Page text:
Electronic Music Labs

Electronic music labs are housed in Gibson Hall and Studzinski Hall, where students can do recording, audio production, interactive media, sound design, and multi-channel mixing as part of the Electronic Music or Audio Recording Techniques courses, or for independent studies.

Studzinski Recital Hall is outfitted with an up-to-date digital audio workstation. This professional workstation is used in recording and mixing labs by students enrolled in Bowdoin's Audio Recording Techniques course.

Studzinski Studio Features:
  • Avid Pro Tools HD and Logic Pro X software
  • 24 channels of Focusrite inputs
  • A range of microphones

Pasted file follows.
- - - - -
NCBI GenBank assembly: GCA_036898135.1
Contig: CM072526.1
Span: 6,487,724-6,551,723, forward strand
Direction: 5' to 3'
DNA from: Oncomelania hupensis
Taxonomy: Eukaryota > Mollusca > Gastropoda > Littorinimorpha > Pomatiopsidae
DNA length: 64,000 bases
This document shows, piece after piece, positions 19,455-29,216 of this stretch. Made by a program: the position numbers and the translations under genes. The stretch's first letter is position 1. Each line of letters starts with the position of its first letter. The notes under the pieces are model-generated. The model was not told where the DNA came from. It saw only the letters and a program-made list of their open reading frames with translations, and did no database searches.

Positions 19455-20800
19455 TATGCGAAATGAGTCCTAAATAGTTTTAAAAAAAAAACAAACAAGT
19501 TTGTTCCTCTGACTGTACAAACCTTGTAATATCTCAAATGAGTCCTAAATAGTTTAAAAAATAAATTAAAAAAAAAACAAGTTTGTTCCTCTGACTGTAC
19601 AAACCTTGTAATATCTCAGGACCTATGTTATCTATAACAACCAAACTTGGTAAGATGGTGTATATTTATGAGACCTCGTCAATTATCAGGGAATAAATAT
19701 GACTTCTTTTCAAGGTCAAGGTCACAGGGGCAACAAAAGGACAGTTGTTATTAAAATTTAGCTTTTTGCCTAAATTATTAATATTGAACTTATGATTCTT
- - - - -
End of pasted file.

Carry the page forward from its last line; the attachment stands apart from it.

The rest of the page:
Sam Pollack

Gibson Hall houses a research and project studio for electro-acoustic music. 

The lab supports courses in electronic music, computer composition, and interactive media; the space is also available for independent projects to students who have completed one of these courses. Some past student projects include: composing a soundtrack for an independent video; producing a CD of original pop songs; developing melody recognition algorithms using hidden Markov models; writing a work for electronic sound with orchestra; and producing a documentary webcast for public radio. This is the ideal work-space for research and creative experiments in music technology.   

Gibson Studio Features:
  • An eight-channel audio interface
  • Four monitors
  • Four channel microphone pre-amp
  • A 16x4x2 mixing console
  • An ARP 2600 synthesizer
  • A number of professional microphones
  • Arduino microprocessors
  • Wii remotes
  • Kinect camera
  • Leap Motion controller
  • Various MIDI controllers
Isabel Udell